In order to achieve a continuos stream of income and afford to keep the lab open for a long time, a business model must be found for the FabLab.
The FabWiki provides a short, but complete list of things you will be able to do to get money and pay bills, but only after you open to the public. Each comes with pros and cons:
Many important FabLabs have gone this route. A company finds interesting funding the FabLab or a Company is founded by the FabLab people.
This allows for instance the sharing of machines and spaces, especially when there is a crossing between the activity of the two entities. Another immediate benefit for the company is to easily recruit talents coming from the FabLab, and getting potential customers who are attracted by the FabLab publicity. On the other side, the risk of not having a clear defined distinction between the company and the FabLab activities, often carried by the same people, could both distract from the non-profit nature of FabLab objectives and create tensions among voluntary people and payed company workers.
Even if there’s a clear distinction, it might also happen that the sponsoring companies tries to push the FabLab activities towards more commercially viable stuff.
University / School / Library / Museums
This kind of sponsorship is very useful, and probably the most common one, as well the form where the initial MIT Bits and Atoms Lab was funded. These kind of institutions might give away some space and resources without asking much in return. Furthermore they might make much easier to attract people interesting in training workshops and in using the FabLab’s resources for example to complete their term projects and find help in learning new stuff.
There are some downsides, too. University or other similar institutions might grant access only to students, and require the activities carried on in the lab to be in line with the academic standards.
Furthermore funding provided depends on “politics”, budgets and grants, often determined on a yearly basis, so additional money might be necessary from time to time.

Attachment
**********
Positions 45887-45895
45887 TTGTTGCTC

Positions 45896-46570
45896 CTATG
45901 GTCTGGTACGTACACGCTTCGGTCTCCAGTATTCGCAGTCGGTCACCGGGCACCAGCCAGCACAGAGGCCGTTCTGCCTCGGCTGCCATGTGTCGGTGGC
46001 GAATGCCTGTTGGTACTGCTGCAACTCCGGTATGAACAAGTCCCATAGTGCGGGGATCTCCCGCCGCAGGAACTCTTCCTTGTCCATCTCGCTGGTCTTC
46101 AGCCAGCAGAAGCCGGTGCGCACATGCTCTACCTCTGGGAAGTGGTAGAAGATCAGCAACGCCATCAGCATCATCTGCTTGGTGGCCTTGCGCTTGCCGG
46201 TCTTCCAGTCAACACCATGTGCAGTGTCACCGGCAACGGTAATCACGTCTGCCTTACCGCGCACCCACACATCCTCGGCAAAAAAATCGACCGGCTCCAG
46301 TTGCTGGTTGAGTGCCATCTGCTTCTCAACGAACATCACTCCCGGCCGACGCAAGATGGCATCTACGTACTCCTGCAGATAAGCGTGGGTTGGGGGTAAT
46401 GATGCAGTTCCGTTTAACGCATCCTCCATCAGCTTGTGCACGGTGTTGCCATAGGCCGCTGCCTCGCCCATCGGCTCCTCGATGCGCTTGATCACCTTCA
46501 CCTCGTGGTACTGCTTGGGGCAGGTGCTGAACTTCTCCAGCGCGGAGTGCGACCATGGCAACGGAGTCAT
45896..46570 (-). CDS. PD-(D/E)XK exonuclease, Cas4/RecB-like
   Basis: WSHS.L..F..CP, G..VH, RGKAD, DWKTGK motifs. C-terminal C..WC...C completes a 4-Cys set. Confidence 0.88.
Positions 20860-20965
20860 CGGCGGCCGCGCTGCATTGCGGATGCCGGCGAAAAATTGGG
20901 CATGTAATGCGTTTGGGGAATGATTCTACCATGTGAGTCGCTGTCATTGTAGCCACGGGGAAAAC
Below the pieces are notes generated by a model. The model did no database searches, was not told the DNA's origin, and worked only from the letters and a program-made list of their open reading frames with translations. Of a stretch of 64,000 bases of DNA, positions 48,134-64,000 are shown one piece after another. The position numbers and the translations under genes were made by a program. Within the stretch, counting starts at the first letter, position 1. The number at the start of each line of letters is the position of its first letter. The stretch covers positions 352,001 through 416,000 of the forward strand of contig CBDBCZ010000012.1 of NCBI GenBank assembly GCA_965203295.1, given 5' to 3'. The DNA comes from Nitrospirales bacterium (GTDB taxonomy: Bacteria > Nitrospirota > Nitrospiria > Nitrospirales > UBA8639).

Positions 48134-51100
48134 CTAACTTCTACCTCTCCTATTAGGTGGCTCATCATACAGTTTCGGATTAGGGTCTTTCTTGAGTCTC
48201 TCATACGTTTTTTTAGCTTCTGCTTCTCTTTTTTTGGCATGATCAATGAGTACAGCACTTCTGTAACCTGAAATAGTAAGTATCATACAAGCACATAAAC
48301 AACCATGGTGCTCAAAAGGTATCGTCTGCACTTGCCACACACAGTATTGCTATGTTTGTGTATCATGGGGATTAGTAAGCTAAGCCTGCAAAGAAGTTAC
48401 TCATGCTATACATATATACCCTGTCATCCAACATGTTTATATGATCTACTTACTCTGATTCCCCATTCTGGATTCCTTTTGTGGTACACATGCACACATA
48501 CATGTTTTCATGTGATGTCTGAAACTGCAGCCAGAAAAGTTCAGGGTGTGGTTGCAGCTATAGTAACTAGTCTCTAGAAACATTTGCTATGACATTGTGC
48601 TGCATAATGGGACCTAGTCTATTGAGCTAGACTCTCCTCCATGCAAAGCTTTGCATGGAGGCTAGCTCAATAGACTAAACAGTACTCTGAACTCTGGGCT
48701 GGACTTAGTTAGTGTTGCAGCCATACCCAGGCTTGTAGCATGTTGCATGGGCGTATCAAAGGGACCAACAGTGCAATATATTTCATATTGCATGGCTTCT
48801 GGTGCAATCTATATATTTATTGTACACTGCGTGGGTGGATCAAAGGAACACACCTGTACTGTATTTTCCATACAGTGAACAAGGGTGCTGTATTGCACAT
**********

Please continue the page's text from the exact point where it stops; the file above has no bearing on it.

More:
But it’s obvious that the availability of a free space, electricity, water and other basic stuff makes it much easier to cover the rest of the costs.
3D printing and Laser-cutting service
Given that most smaller companies don’t have access to the fabrication tools available in FabLabs, many could find interesting to engage in a service business to fund the lab’s costs. This is especially true when the location allows to reach a wide audience of small companies which work in the design, fashion, furniture or manufacturing business.
But even this solution has some downsides. Both people and machines shouldn’t only be dedicated most of the time to the service business, or they won’t be able to be available for the normal FabLab activities. Again, the line between the business and the non-profit stuff should be marked clearly, as it might become quite blurry.
Consulting and Training
In a similar fashion as the point above, many FabLabs have skilled associates who could be consulting and training for companies in order to sustain the lab’s activities. The risk is similar, people resources are even more scarce than machines and the voluntary work should be treated as such.
As mentioned before the skills and will of motivated individuals is the key to the FabLab success, so this option should be really considered with care, as the risks of loosing the initial objectives are quite high.
I believe that the ideal business model for the FabLab should be a combination of all the models illustrated. A cultural institution should provide the space and utilities, considered the social role of the lab. Local companies could offer some sponsorship for specific events, or activities that could favor their business and provide some free publicity, but also be involved as customers for limited production and design services they might need from the lab. But as in startups it is mandatory to go after different income streams at the same time, doing so will guarantee the freedom to carry on the FabLab mission in an independent fashion.